03 January 2016

Remember Our Political Prisoners This New Year

My life was forever changed when I entered the punk scene as a teen and first learned of the many freedom fighters targeted in the 70’s and 80’s for their powerful contributions towards liberation now sitting behind bars as U.S. political prisoners. As an up and coming organizer, it felt like my duty to support the release of freedom-fighters who had carved the path for me to walk on. I was particularly moved by the case of Mumia Abu-Jamal, a radical black journalist and activist from Philadelphia who was framed for killing a police officer in the early 80’s. Mumia has spent the majority of his over thirty year sentence on Death Row. The profound injustice in this case struck me, and the powerful movement for his freedom inspired me. But is was Mumia’s own words as a journalist from behind prisoner bars that awakened me to see the bigger picture. Mumia is now an internationally celebrated writer and radio journalist who has authored six books and hundreds of articles. Miraculously, a man who barely sees the light of day, articulates the injustices in the prison system, our country and our world with a clarity that penetrates our minds and hearts, and stirs our Spirits.

My move to Philadelphia brought me deeper into this work, and I began organizing alongside warriors like Pam and Ramona Africa to free Mumia Abu-Jamal, as well as another group of political prisoners known as the MOVE 9. It was during this time I began writing letters to Mumia and the MOVE 9, among others, asking how I could support them. Their responses were always warm, asking me about my own well-being and family, and were often full of wisdom. Those letters were the seeds of “Prison Break”, the first song I wrote for Taina Asili y la Banda Rebelde on our first album War Cry.

Mumia spoke out in support of other political prisoners and movements, including the Puerto Rican independence movement. Continuing the path my parents once walked, I also became involved in our anti-colonial struggle, and called for the release of our Puerto Rican political prisoners and prisoners of war. Thanks to a decades long movement, President Bill Clinton commuted the sentences of 16 of those political prisoners in 1999. However, one of them, Oscar López Rivera, remains incarcerated, and is currently one of the longest held political prisoners in the U.S.

The struggle for political prisoners continues to influence my art and activism. In addition to communicating with those incarcerated, I have had the honor of getting to know some of those who have been released, such as the amazing former Puerto Rican political prisoner Dylcia Pagan, whose profound story of being an artist and revolutionary inspired my song “Mariposa Del Fuego” (Butterfly of Fire).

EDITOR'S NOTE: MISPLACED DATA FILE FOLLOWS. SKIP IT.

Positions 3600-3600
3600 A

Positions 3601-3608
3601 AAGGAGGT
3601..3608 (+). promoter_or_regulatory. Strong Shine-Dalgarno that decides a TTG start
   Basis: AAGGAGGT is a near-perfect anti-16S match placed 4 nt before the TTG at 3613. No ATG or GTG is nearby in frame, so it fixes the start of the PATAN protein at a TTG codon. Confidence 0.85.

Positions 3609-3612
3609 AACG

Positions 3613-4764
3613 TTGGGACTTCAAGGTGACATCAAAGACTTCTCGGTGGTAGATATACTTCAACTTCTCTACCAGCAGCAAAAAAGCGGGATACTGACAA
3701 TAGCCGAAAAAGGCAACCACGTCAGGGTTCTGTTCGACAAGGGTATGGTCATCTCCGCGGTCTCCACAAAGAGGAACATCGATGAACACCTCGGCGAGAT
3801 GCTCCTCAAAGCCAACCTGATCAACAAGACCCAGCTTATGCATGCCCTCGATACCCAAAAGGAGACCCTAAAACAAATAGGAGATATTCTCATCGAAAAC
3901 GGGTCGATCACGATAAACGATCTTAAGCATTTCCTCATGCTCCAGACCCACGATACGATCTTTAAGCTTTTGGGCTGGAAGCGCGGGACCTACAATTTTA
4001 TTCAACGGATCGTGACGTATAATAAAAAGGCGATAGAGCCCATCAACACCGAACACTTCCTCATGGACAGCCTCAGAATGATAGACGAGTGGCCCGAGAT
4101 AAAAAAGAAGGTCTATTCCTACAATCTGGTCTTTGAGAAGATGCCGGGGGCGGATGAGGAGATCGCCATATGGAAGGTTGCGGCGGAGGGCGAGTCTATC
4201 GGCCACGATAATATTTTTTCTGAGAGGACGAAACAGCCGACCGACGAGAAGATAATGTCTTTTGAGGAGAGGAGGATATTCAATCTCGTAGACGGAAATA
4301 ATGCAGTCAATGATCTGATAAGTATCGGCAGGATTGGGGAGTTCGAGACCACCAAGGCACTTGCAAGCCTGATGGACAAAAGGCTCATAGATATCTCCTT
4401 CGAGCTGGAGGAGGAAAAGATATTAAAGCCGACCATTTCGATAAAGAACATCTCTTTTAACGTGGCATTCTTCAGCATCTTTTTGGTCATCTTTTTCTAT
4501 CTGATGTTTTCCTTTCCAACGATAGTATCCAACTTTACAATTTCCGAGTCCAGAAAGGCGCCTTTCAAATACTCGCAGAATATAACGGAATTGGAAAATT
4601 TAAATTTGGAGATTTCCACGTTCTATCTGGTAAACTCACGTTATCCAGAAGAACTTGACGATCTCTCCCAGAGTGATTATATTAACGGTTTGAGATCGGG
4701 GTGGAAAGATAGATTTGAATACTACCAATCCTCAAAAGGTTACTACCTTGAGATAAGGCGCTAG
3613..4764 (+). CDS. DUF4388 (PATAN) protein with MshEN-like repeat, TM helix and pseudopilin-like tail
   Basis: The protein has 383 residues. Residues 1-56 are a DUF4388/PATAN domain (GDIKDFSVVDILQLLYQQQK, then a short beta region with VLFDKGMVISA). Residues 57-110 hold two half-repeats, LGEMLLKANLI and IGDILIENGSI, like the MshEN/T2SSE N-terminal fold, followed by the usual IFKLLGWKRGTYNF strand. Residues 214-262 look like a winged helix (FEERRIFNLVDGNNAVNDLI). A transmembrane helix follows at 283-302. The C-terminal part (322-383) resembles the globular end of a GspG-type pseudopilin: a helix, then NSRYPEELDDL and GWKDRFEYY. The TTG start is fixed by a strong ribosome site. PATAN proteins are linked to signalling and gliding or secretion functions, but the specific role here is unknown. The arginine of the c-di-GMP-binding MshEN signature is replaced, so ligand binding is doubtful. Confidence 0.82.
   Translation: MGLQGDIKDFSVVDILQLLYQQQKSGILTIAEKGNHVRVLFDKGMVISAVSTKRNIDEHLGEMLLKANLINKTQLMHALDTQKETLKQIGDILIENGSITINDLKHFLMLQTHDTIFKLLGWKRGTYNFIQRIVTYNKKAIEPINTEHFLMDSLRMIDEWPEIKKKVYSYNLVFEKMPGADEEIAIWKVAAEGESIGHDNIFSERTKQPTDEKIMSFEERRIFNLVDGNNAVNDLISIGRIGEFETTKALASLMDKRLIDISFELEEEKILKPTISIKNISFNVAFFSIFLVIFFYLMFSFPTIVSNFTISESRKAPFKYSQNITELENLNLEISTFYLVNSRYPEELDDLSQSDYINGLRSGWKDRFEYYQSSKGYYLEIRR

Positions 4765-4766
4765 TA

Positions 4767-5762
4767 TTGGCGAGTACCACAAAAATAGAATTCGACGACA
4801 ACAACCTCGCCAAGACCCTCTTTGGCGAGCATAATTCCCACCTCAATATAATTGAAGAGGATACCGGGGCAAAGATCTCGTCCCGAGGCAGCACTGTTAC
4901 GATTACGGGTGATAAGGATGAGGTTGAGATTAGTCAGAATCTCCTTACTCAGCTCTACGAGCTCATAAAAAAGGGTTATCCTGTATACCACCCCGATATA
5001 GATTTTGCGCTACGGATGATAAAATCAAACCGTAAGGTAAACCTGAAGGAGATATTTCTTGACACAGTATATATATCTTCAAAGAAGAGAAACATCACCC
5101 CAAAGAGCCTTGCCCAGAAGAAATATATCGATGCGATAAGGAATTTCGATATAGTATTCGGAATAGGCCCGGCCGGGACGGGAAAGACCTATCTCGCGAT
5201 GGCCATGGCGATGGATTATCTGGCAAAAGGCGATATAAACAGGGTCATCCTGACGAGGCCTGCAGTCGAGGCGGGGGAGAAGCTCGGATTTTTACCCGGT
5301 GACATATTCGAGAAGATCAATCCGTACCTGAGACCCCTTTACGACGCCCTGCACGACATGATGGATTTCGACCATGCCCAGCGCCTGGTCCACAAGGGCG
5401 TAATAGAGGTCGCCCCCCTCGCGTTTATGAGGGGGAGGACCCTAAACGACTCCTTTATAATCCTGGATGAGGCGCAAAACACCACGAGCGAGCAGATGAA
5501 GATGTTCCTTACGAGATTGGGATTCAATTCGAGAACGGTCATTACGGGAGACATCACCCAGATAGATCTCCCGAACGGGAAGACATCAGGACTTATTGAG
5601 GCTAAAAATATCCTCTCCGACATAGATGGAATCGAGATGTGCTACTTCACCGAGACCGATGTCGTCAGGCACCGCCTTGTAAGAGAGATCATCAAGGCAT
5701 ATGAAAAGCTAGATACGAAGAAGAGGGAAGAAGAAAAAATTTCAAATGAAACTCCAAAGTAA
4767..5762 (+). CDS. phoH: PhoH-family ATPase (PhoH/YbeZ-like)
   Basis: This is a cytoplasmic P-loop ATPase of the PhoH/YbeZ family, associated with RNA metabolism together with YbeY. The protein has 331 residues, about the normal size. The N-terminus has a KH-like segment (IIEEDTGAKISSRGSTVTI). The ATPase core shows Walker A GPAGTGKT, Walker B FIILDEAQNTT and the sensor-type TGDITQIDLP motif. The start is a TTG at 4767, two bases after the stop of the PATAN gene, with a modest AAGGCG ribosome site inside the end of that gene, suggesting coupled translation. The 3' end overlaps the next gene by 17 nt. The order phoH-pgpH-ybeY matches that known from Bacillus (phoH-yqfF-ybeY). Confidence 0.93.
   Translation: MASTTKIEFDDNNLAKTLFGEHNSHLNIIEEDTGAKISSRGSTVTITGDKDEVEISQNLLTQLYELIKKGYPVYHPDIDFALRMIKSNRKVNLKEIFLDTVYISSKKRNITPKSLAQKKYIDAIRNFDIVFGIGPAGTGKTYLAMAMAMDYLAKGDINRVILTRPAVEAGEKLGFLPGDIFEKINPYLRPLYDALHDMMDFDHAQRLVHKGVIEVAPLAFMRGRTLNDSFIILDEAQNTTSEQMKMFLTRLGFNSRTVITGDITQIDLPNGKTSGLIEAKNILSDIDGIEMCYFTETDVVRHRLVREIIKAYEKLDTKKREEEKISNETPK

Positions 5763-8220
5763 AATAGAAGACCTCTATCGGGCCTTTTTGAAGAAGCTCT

As I tour, I have had the privilege of connecting with people from all over the world who also see this struggle as relevant and important to us all.

From activists in Amsterdam,


to activists in Paris,


and artists and activists throughout the U.S.


Recently, there have been significant pushes in the movements to free Mumia Abu-Jamal and Oscar López Rivera.

After a long struggle, Mumia’s sentenced was changed from Death Row to life without parole, however, his life still hangs in the balance. He is battling hepatitis C and not receiving proper medical treatment from the prison. On December 18th, 2015, people went in mass to an extensive public hearing in Scranton, PA about Mumia’s medical crisis, which could effect 10,000 other PA prisoners with hepatitis C who have filed a class action suit. We are working to keep Mumia alive and healthy in prison, but the ultimate goal is to bring Mumia home. Here are several ways you can help make that happen.

May 29, 2016, will be the 35th year since Oscar López Rivera’s arrest. Twelve and a half years of his imprisonment have taken place in solitary confinement. People all over the world continue to call for his release, from Nobel Peace Laureate South African Archbishop Desmond Tutu to Eduardo Bhatia, president of the Puerto Rican Senate. His release date, without a presidential pardon, will be 2027, when he is 84 years old. Here’s more information about how we to help him get free.

There are many other U.S. political prisoners who desperately need our support including, Leonard Peltier, Herman Bell, Jalil Muntaqim, and Chelsea Manning, among many others. Here is a list of many of them, with information about their cases, and addresses to write to them.

My work to free U.S. political prisoners eventually led me to examine the prison system more deeply, and has led me to work I do now on issues of mass incarceration and state violence. This work deeply inspired songs from my most recent album, including the song “Freedom” which also features Detroit based poet Michael Reyes. Here is a behind-the-scenes pic from the upcoming music video for this song. Download the song for free now.




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